Incidental Music

Incidental Music is the title of a new novel by fellow blogger and podcaster Lydia Perovic of Definitely the Opera.  The blurb and the launch promise a book that ranges from Budapest in 1956 to contemporary Toronto with opera and somewhat tortuous relationships along the way.  I haven’t yet had a chance to read past the first 15 pages yet but those first few pages are totally Lydia and that is a very good thing.  I’ll post a proper review when I have finished reading it.

What I did do was attend the launch party at the Gladstone on Tuesday night.  It was part of the This is not a Reading series and came in two acts; La Musica and Le Parole.  The first was billed as The eventful history of the liaisons between the mezzos and the sopranos and featured four solos and four duets from soprano Erin Badua (last seen in The Threepenny Opera) and mezzo Margaret Bàrdos with Christina Faye on keyboard.  The highlights for me included Erin performing Weill’s Je ne t’aime pas.  Based on this and her Jenny in 3PO I’d venture that she could do rather well in that particular repertoire and would that there were more chance to hear it!  I also liked the duet Pur ti miro from Monteverdi’s Poppea and, perhaps most fun of all, the encore performance of Rossini’s cat duet, surely the ultimate comment on sopranos and mezzos.

The second act featured Lydia “in conversation” with Jim Bartley, as pictured in the regrettably poor iPod photo above.  What Lydia had to say was fascinating and I only wish we had had more chance to hear her.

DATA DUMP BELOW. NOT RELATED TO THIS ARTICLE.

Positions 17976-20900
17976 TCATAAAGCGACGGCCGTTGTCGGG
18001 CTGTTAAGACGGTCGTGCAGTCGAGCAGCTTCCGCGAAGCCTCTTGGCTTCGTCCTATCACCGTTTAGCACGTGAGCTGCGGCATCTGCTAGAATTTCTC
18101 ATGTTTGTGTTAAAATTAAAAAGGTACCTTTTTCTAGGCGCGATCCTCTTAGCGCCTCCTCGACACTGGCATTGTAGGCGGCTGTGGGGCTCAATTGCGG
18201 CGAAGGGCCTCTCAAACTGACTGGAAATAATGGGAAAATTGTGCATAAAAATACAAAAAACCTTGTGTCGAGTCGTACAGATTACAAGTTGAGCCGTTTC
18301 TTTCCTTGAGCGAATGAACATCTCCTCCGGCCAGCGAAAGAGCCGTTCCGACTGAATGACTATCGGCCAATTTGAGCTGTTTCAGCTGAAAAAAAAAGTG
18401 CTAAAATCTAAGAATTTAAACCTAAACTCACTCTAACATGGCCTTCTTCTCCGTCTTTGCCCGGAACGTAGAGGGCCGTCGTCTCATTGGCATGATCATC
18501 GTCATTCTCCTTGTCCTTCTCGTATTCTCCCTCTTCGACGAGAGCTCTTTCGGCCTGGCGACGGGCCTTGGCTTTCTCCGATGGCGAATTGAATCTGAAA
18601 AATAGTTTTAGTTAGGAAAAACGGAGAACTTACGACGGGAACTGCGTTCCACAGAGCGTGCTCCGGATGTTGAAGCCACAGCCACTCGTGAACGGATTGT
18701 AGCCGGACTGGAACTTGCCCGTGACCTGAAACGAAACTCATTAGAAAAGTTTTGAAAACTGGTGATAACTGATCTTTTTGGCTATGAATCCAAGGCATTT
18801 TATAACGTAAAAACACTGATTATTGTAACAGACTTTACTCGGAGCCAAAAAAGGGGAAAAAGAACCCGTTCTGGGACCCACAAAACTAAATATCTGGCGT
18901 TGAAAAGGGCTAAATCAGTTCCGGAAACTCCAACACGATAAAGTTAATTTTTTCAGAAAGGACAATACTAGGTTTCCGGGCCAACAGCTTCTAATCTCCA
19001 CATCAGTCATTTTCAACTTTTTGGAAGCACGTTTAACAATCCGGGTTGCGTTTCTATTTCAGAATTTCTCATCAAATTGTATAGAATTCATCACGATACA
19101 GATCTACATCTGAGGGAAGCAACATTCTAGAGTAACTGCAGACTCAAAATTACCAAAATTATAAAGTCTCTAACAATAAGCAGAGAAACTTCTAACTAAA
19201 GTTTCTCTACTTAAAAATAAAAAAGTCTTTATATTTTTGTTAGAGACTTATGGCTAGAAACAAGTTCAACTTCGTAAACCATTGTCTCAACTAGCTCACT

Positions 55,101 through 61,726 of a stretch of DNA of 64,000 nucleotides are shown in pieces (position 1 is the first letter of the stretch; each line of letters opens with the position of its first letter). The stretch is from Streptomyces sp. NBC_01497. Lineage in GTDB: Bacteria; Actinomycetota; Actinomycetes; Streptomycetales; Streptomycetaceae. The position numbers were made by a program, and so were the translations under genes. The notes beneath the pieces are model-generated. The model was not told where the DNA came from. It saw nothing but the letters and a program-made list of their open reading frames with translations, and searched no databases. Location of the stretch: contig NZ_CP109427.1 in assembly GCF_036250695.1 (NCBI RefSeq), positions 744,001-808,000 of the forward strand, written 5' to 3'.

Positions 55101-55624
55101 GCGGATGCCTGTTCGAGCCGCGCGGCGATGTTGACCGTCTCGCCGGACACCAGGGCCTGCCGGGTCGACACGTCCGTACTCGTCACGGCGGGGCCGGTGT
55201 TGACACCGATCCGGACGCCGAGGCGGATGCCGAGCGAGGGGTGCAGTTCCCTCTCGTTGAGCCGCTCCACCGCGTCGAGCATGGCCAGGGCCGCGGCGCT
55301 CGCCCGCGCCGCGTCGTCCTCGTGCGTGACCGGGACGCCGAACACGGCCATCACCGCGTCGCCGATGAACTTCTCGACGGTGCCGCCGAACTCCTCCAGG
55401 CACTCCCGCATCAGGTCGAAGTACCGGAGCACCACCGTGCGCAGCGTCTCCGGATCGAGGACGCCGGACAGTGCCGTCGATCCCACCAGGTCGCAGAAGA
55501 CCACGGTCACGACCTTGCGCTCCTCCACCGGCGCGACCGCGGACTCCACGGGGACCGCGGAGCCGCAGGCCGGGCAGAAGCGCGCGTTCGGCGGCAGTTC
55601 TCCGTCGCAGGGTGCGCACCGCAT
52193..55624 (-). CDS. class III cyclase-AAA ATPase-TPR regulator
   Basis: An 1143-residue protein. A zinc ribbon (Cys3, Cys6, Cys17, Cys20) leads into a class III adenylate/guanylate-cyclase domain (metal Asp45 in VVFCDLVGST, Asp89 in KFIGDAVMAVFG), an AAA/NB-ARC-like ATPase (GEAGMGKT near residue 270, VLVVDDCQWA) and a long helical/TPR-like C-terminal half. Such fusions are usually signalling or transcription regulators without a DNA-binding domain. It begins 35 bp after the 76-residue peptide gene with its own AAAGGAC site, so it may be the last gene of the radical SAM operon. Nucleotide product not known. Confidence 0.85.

Incidental Music is published by Inanna Publications.

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5 thoughts on “Incidental Music

  1. Yes, didn’t Erin bring the house down with that Weill? It was a 110% Je ne t’aime pas. And I LOVED Margaret’s timbre and force. I wish we could have provided a better instrument for Christina — the Gladstone doesn’t have a single piano on the premises (!) so we schlepped my own keyboard from the Junction.

    It was a great evening and it was great to have you there. I’ll see you tonight.

    • I can think of quite a lot of singers who want to do the big romantic 19th century stuff but actually sound much better and more at home in other genres. Margaret’s voice grew on me. I wasn’t that keen at first, which might have had something to do with the acoustics in the room or the rep, but I definitely warmed up to it.

      • I was thinking about that… I think we don’t get to hear any amount of chest in TO these days. The COC Ensemble has preferred the light mezzos (if they have them at all). When the singers and I chatted initially about what we can include in the program that would suit their Fach, I found out that Cherubino is not in her rep. That woke me right up. I hear so many fantastic LIGHT mezzos that I made the roles like Cherubino the norm. What, there are mezzos who don’t do (care to do) Cherubino! End of the world. NOT. I wish we had a system in place which would welcome such a voice and develop it with proper roles. She could be a Verdian mezzo. Or could maybe do Wagner. But there aren’t many opps for mezzos like that in town.

      • I suspect that part of the problem is that dramatic mezzos, like dramatic sopranos, develop slowly and so one is less likely to find them in YAPs generally. Ileana is the only dramatic female singer I remember in the ES recently anyway.

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